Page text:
WikiLeaks founder Julian Assange took his 13-month fight against extradition to Sweden to England’s highest court on Wednesday.
Seven judges are hearing the 40-year-old Australian’s appeal over two days at the Supreme Court and are not expected to return their judgment for several weeks.
A charismatic but temperamental figure, Assange was detained in Britain in December 2010 on a European arrest warrant issued by a Swedish prosecutor after two female former WikiLeaks volunteers accused him of sexual assault.
His lawyers argue that the warrant is invalid because it was issued by a prosecutor rather than a neutral judge or court.
Assange, who has been living on bail under virtual house arrest while awaiting the outcome of his case, denies the rape allegations and insists the sex was consensual.
If the court rejects his appeal, the former computer hacker will have exhausted all his options in Britain but he could still make a last-ditch appeal to the European Court of Human Rights, prosecutors have said.
WikiLeaks has enraged Washington by leaking thousands of classified U.S. documents about the wars in Iraq and Afghanistan, causing Assange to insist the extradition proceedings are politically motivated.
He has said after earlier hearings that he fears he will eventually be handed over to the United States.
But Washington is divided over Assange, with some officials calling for tough action against him to deter would-be leakers and others saying a prosecution would be legally problematic and would give him a boost when he appears headed for irrelevance.
Bradley Manning, a U.S. army intelligence analyst suspected of passing thousands of classified documents to WikiLeaks, is facing a court-martial on 22 charges including aiding the enemy and wrongfully causing intelligence to be published online.
While the legal battle has dragged on, Assange’s celebrity status has grown -- he is to host his own TV show and will make an appearance as himself later this month on the 500th episode of the U.S. cartoon show Simpsons.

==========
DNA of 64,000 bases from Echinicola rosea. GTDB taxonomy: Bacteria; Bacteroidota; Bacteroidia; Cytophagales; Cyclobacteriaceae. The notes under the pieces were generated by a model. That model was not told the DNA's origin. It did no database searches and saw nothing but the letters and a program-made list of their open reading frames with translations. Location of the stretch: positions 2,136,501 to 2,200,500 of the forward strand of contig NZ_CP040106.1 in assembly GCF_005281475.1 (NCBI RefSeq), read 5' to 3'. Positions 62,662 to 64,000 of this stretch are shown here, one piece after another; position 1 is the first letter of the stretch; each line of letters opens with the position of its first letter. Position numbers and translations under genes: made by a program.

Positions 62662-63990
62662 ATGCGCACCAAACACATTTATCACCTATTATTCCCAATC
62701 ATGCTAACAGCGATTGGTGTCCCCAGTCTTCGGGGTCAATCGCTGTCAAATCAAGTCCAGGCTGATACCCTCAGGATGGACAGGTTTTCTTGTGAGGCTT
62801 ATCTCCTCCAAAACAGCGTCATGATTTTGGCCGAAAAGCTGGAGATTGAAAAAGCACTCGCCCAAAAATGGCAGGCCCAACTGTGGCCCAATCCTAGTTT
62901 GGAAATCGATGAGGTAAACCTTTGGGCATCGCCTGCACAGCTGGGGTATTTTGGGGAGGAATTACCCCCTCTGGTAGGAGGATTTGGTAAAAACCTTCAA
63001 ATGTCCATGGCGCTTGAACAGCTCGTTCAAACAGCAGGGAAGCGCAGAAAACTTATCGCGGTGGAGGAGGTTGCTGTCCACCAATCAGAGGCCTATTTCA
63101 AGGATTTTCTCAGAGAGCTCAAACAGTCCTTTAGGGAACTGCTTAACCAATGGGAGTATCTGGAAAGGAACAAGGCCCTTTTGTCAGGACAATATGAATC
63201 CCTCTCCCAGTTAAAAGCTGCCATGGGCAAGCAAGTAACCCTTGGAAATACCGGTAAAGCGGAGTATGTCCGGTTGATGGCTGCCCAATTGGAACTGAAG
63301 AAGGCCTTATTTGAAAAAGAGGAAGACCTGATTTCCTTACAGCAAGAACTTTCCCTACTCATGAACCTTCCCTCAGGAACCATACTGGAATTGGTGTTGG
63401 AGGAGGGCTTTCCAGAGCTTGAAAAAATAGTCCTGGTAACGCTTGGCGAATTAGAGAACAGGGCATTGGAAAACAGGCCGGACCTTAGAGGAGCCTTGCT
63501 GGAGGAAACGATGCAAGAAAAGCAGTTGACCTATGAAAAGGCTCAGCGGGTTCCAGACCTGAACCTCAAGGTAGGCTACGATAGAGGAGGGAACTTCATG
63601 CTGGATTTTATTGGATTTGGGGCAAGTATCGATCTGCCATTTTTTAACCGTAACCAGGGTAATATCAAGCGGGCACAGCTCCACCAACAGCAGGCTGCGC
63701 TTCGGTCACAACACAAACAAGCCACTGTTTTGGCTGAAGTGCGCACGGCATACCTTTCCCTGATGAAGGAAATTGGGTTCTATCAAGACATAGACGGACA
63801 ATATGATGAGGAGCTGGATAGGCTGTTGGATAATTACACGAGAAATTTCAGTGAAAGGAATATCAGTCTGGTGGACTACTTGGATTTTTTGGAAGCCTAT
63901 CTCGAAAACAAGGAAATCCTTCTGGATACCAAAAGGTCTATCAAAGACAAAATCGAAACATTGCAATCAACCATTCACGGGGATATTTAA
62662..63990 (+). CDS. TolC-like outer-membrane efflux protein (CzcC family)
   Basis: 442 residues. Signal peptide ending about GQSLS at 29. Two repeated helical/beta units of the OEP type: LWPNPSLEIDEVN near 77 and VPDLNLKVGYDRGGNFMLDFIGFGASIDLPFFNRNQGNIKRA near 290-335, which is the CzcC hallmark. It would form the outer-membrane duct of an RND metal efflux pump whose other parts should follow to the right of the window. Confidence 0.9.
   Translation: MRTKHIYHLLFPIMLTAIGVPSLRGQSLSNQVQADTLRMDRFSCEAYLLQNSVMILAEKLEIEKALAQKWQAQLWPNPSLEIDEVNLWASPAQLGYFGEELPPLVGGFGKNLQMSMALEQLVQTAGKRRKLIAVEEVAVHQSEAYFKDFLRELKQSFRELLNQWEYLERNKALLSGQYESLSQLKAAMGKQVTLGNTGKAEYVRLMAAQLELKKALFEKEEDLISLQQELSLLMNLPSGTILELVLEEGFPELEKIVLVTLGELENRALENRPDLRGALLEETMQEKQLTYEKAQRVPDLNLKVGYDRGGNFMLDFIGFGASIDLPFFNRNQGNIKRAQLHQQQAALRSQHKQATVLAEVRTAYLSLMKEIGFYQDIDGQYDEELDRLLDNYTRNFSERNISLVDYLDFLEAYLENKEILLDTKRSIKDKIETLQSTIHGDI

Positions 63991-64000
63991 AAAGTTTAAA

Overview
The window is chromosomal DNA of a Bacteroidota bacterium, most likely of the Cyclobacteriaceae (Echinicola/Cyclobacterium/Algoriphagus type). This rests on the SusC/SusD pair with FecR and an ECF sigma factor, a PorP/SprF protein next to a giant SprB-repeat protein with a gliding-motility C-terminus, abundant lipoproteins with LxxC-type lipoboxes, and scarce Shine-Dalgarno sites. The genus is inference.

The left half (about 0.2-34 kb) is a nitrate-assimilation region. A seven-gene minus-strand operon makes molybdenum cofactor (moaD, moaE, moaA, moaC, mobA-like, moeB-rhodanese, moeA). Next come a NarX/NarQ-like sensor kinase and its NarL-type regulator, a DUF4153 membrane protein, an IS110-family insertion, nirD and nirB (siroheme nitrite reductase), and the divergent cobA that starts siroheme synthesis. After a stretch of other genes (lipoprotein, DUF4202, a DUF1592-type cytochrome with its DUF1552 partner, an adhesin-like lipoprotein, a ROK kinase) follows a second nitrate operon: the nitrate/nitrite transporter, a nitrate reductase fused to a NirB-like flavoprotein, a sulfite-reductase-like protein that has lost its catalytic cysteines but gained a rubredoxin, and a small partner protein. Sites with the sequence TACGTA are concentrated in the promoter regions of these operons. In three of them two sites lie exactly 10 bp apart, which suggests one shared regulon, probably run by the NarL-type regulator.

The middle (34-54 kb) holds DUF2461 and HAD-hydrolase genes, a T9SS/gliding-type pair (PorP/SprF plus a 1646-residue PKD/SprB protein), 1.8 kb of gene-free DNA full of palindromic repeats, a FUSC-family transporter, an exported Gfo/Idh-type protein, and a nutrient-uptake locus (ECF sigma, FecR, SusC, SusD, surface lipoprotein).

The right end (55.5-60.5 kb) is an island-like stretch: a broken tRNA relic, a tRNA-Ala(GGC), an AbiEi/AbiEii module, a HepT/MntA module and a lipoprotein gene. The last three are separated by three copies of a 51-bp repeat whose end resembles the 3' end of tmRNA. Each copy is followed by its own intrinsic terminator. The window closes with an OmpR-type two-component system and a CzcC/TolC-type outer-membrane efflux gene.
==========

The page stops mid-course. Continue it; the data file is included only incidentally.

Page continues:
Announcing the chat show, WikiLeaks described Assange as “one of the world’s most recognizable revolutionary figures” and promised interviews with “key political players and thinkers”.
WikiLeaks claims it has secured licensing commitments covering more than 600 million viewers across cable, satellite and terrestrial networks.
So far Russia’s state-run RT is the only channel to confirm it will broadcast the show.
Assange’s extradition to Sweden was initially approved by a lower court in February 2011.
An appeal to the High Court was rejected in November, but it subsequently granted him permission to appeal to the Supreme Court.
If this appeal fails, the WikiLeaks founder will have only one other option to stop his extradition -- an appeal to the European Court of Human Rights in Strasbourg.
“If the ECHR takes the case then his current bail conditions would remain in force and he would remain in the UK until the proceedings at the ECHR have concluded,” the Crown Prosecution Service said in a commentary on the case.
“If the ECHR declines to take the case then he will be extradited to Sweden as soon as arrangements can be made,” England’s state prosecutor said.
Concerning Assange’s case before the Supreme Court, Julian Knowles, an extradition law specialist with the Matrix Chambers law firm, said the question of whether a public prosecutor was a valid judicial authority had been comprehensively tested.
“The courts have always reached the clear answer that while it may look odd to English eyes... European systems don’t have the same structure,” he was quoted as saying Tuesday in The Guardian newspaper.
“The courts have always said that to make extradition work, you have to be flexible in your approach to what extradition is.”
Were Assange to win, the consequences would be “very profound”, he said.
“It would basically mean, until the law is rewritten, that extradition to Europe (would) become very difficult, if not impossible.
“Because in the vast majority of European extradition requests, the arrest warrant is issued not by a court, as it would be in England, but by a prosecutor.”